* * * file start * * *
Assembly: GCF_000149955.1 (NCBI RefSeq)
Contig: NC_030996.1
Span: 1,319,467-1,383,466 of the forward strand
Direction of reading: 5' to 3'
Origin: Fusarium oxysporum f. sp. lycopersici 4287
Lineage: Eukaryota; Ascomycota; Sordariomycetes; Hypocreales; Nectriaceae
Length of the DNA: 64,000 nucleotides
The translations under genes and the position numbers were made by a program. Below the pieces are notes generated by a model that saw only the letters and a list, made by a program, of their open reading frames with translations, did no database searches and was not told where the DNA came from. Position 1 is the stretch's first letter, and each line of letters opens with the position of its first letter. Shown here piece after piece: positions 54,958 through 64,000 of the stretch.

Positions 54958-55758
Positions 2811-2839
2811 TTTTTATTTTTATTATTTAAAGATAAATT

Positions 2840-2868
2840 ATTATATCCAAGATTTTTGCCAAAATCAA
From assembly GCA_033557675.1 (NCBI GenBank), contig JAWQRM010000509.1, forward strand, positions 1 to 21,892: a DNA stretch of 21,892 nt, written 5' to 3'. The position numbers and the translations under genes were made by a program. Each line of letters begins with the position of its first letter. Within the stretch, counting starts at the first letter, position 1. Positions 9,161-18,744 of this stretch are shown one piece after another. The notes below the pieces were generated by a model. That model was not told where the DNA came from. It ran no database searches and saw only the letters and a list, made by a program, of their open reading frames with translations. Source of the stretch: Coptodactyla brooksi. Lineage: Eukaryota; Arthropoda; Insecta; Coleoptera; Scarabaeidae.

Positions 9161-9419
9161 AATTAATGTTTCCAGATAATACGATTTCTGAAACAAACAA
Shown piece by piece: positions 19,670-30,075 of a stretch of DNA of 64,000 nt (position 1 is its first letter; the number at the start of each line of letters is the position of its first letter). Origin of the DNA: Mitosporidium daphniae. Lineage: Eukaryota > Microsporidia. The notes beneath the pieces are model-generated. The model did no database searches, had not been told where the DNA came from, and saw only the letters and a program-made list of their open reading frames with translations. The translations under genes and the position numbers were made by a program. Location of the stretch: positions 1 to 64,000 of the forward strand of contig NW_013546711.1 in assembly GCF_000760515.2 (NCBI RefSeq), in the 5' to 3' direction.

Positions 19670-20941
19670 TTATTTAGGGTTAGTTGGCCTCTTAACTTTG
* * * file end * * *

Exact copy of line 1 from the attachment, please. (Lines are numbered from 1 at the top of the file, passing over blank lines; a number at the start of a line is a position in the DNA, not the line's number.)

Assembly: GCF_000149955.1 (NCBI RefSeq)